George Graham

Who’s Really a Democrat?


Do you fill in the little oval next to every Democratic candidate when you go to the polls? That’s what I do. But do we know what we’re voting for?

I am a New Deal kind of voter. FDR is one of my heroes. Lyndon Johnson’s “Great Society” is one of my dreams. I still mourn the tragic loss of Bobby Kennedy and JFK (and, of course, Martin Luther King).

But in today’s politics I am an Independent – a Bernie Sanders Independent. (That doesn’t stop me contributing to the Democrats’ campaigns and working for their candidates.)

If I were in Congress I would have to caucus with the Democrats – as Bernie does – because I have nothing at all in common with Republicans.

So I’m happy to read in this morning that:

In the aftermath of the shellacking they took in the midterm congressional and state elections, many Democrats are calling for their party to return to its New Deal roots.

Yet, the news is somewhat puzzling. I assumed the party was still wedded to FDR’s New Deal principles. Apparently, I was misled.

According to the article:

The present-day Democratic Party has next to nothing to do with Franklin Roosevelt’s New Deal or Lyndon Johnson’s Great Society. Today’s Democratic Party is a completely different party, which coalesced between 1968 and 1980. And this half-century-old party has been anti-New Deal from the very beginning.

Say what?

The writer argues that Presidents Carter and Clinton were nothing like FDR and Johnson. He cites policies like the deregulation of transportation (Carter) and the dismantling of financial sector regulations (Clinton). And he reminds readers that Clinton replaced Aid to Families with Dependent Children with federal grants to the states.

He also noted that Democrats went along with the Republican attack on Social Security, agreeing to extend the retirement age from 65 to 67.

He adds that President Obama is also to the right of Roosevelt. Here’s his take on that:

Barack Obama is the third New Politics Democrat in the White House, following Carter and Clinton. His base is … young people, some college-educated whites, and blacks and Latinos. Like Carter and Clinton, he went after a major New Deal program — the most iconic of them all, Social Security. Obama proposed cutting Social Security by means of inflation adjustments or “chained CPI” as part of a “grand bargain” with Republican conservatives.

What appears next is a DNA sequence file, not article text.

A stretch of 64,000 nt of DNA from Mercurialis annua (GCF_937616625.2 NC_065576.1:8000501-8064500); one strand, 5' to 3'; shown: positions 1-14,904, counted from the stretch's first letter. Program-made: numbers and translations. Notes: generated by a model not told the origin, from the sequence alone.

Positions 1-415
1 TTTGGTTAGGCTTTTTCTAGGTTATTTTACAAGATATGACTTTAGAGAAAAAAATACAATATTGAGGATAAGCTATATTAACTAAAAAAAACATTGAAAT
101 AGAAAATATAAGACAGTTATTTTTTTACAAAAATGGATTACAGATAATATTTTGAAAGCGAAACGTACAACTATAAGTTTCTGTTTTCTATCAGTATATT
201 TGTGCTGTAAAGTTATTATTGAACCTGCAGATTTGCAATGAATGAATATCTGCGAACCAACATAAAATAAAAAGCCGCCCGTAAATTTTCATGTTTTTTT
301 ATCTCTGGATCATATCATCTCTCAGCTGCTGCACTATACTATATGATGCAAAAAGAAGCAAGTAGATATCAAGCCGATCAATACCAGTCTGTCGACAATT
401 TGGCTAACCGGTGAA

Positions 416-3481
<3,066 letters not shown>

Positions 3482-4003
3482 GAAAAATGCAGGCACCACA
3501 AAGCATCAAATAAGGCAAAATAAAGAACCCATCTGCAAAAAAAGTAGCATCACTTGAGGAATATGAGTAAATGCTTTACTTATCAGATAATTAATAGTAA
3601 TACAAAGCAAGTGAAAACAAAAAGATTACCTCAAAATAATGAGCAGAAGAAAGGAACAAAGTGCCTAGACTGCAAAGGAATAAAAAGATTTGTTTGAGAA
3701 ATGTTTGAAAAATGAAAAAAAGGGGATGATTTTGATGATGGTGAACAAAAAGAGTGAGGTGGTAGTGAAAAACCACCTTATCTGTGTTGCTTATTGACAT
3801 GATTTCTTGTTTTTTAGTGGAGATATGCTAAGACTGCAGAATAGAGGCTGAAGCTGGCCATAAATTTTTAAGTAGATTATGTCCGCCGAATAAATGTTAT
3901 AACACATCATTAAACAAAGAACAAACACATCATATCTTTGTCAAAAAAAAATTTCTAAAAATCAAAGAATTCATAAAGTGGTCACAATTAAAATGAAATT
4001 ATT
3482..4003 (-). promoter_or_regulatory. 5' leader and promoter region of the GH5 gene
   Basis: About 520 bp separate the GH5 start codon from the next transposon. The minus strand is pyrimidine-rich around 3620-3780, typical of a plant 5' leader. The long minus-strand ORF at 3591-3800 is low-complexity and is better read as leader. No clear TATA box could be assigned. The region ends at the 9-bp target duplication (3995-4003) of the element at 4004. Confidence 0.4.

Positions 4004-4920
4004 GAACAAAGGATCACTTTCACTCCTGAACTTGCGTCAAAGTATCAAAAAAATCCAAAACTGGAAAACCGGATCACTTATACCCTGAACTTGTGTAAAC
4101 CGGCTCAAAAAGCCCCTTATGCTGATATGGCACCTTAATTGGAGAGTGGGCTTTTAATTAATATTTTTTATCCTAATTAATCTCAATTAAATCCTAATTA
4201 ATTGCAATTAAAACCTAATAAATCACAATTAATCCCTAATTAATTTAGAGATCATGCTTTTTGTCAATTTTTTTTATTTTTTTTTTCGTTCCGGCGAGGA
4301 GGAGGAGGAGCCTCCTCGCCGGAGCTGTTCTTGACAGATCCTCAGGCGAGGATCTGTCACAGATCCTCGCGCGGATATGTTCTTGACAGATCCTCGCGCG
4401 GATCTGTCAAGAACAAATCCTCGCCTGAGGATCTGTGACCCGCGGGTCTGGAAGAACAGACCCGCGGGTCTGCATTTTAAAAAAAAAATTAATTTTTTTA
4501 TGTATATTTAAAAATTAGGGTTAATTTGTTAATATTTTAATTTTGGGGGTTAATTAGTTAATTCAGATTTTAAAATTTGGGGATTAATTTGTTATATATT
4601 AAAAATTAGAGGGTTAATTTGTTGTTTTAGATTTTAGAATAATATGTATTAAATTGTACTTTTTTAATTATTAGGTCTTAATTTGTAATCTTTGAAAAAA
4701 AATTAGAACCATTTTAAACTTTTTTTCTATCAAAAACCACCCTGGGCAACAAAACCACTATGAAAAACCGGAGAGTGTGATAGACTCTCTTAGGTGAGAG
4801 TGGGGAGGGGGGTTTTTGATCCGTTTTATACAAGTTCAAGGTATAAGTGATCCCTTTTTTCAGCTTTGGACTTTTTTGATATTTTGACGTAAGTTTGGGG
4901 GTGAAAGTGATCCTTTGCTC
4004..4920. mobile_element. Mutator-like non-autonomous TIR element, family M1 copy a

I am sure you know I am a diehard Obama supporter, but I have to agree this President’s policies have been mostly centrist.

Certainly, he seems more hawkish than I, more deficit shy than I. Apparently, he does not believe in Keynesian economics (as I do).

But I suspect his policies are dictated by pragmatism. He’s a smart man, and he has decided there’s only so much he can do in today’s America. He has  settled for half a loaf because he thinks the alternative would be no bread at all.

In this brainwashed country, where billionaires have captured the media, invaded academia and bought up the political machinery, FDR’s policies might seem to be out of reach.

But I would like to see the Democrats give the New Deal another chance. We didn’t hear from America’s youth in November. They stayed home.  Could a Progressive voice get them excited enough to vote in 2016?

 Click for the article.

About the author


I am a Jamaican-born writer who has lived and worked in Canada and the United States. I live in Lakeland, Florida with my wife, Sandra, our three cats and two dogs. I like to play golf and enjoy our garden, even though it's a lot of work. Since retiring from newspaper reporting I've written a few books. I also write a monthly column for